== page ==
(Ted Williams was, of course, one of the greatest hitters in baseball, known for his perfectionism in one of sport's most difficult tasks. His drive for excellence, his relentless attention to detail, also has made him, as John Underwood says, "an expert fisherman, perhaps the most expert of our time, the way Zane Grey was considered to be in his." Williams has fished for more than 50 years, from New Zealand to Africa to Central America. From the many species he has encountered, he chooses three as the greatest game fish: the tarpon, the bonefish and the Atlantic salmon. He is probably one of a handful to have caught 1,000 of each. The following are excerpts from the new book, "Fishing the Big Three," by Underwood and Williams (Simon and Schuster, $15.95)

He was absorbed now in examining the flat. An implacable sentinel. I had seen him in this posture so many times, for such incredibly long periods, hours actually, that I instinctively relaxed. I put my hands behind my head and leaned back in the stern, the sun at my back. I said it never ceased to amaze me how a guy famous for his impatience -- flying off the handle, throwing bats, tantrums -- could show more patience than anybody for a sport where success was so closely linked to long, lonely vigils.

"When I was a kid I could sit in a duck blind all day and never move," Williams said. "Just for that one flight of ducks. I used to sit by the road for hours waiting for that one rabbit to cross over. All morning I'd sit, then the damn rabbit would come down the road and stop and look and run the other way."

He laughed, then got serious again.

"That's patience, sure. But I don't necessarily show great patience fishing. I'm willing to wait because I know if I do it right, things will happen. Being in the right place at the right time, being properly rigged, I know I have a helluva chance to catch a fish. But look how little patience I have with a crappy cast or a bad maneuver in a boat. Or no style, no talent for fishing, especially with a guy who's supposed to know what he's doing but doesn't.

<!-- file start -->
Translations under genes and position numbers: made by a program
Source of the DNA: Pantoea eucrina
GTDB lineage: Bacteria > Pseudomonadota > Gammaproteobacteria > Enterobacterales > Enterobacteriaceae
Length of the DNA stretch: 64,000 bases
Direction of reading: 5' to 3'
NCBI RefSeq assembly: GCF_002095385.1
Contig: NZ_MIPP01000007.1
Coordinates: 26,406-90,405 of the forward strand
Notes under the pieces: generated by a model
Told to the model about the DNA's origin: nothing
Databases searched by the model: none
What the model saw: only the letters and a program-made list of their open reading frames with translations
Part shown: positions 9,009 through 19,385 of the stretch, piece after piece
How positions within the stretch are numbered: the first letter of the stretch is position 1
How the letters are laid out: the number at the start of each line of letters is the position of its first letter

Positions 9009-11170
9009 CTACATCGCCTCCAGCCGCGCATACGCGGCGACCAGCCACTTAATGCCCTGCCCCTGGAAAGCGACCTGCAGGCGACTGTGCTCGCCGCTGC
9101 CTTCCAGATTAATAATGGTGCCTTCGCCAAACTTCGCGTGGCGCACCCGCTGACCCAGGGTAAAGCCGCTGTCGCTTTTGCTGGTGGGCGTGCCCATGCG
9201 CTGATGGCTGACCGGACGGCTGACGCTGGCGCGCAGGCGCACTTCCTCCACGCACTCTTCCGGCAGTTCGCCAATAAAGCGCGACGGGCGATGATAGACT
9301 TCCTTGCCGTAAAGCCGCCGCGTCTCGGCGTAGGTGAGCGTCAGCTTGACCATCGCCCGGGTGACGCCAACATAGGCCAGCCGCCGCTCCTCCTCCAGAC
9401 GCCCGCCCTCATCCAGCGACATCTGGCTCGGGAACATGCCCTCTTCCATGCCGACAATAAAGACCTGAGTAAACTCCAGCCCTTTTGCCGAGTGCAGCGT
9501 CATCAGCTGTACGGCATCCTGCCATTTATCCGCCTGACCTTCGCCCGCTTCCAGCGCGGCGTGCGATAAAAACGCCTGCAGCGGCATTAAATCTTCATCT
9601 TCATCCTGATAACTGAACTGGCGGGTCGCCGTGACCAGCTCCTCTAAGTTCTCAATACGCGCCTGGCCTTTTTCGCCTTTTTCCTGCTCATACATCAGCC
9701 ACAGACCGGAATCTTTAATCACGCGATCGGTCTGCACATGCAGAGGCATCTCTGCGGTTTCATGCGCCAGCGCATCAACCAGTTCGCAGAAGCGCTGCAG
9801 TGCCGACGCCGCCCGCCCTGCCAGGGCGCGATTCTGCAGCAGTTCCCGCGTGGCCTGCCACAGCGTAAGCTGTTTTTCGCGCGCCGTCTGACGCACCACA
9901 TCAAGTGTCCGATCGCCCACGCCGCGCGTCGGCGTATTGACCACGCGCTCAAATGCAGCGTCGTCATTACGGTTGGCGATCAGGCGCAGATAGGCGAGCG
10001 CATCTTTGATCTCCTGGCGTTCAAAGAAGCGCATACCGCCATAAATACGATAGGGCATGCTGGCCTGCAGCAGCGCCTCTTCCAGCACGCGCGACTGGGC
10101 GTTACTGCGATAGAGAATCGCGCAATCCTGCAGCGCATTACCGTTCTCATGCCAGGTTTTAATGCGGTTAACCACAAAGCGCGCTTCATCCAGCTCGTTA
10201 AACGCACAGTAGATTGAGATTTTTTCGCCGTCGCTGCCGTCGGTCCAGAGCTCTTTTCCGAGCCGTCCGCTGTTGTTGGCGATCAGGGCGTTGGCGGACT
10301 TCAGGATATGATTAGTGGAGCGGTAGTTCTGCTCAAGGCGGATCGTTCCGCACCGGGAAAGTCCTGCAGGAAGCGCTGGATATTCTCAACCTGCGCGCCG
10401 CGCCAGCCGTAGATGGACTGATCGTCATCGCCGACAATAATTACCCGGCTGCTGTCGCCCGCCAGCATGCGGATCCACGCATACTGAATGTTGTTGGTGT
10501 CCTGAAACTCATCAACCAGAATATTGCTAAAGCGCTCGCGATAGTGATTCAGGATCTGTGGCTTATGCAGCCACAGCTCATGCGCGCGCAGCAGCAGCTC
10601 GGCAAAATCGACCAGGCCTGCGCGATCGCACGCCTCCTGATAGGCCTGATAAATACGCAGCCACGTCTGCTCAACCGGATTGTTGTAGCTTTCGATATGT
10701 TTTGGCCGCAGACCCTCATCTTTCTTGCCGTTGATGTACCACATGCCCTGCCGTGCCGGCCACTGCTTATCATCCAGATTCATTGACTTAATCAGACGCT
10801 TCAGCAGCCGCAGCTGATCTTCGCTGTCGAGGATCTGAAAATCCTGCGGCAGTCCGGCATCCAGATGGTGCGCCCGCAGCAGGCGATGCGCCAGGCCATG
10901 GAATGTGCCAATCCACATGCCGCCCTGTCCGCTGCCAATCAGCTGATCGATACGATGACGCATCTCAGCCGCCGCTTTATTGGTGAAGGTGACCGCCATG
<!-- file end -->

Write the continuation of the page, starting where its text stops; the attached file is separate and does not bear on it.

. . . "I never felt I had to shoot a lot of game or catch a lot of fish to enjoy it," Williams said. "Being there is enough. But I want to be in a nice safe boat. I want to be rigged properly. I want nice tackle. If my tackle isn't any good, I don't want to fish. I want my flies to be tied properly, preferably by me. When I hunt, if the gun doesn't suit me, I don't want to shoot. Same thing."

He had the lure in the water even before I could straighten up to look. Without a word he had crouched down and lifted the rod off his hip, the little white bucktail jig with a red tip dangling, a tiny pice of fresh shrimp visibly sweetening the hook. In one motion, astonishingly quick and smooth for a man so large, he had flicked his wrist and sent the lure flying to a spot 70 feet away, toward the other edge of the flat.

Still crouching, he waited -- one beat, two beats. I looked and saw nothing on the surface except the expanding circles where the lure had dipped in. No furrows, no waggling tails, no tiny tell-tale mushroom clouds of mud, the calling cards of bonefish. Whatever he had seen was cruising underneath and not stopping for lunch.

He bumped the lure twice -- twitches, he calls them -- inching it forward and slightly to the left. Then he gave it three short jerks and paused for a second or two. Suddenly he whipped the rod, setting the hook. The rod doubled. Four or five schoolmates of the fish that was now pinned to his line scattered like bits of shrapnel.

The terrified bonefish took off, and from the raveling line came a sound like wind tearing through a crack in a tin roof. Hearing that close up, from someone else's reel, for the first time made it somehow infinitely more impressive.

Ted lifted the rod high to keep the line out of the water and slightly dropped the tip and let the fish run. Forty, 60, 80 yards before it turned. Immediately he brought the tip of the rod up and, inclining it away from the turn, began to reel.

He was standing upright now, sure in the knowledge he had this one already in the book.

"There's nothing like that first run of a bonefish," he said. "No other fish does it quite like that. There's no question a 10-pound bonefish will pull a 10-pound Atlantic salmon down the river. For the first 100 yards he's that strong. But of course he doesn't jump, and he doesn't have great endurance. A tarpon you pretty much have to fight to exhaustion."

"That why you like this fish so much?" I asked. "That big burst out of the box?"

"That's part of it, sure. But I like it for all the other reasons, too. Picking the best spot, finding the fish, seeing them take a lure. You're not fishing blind. There's suspense to it. Skill. And you get to fish it so many ways."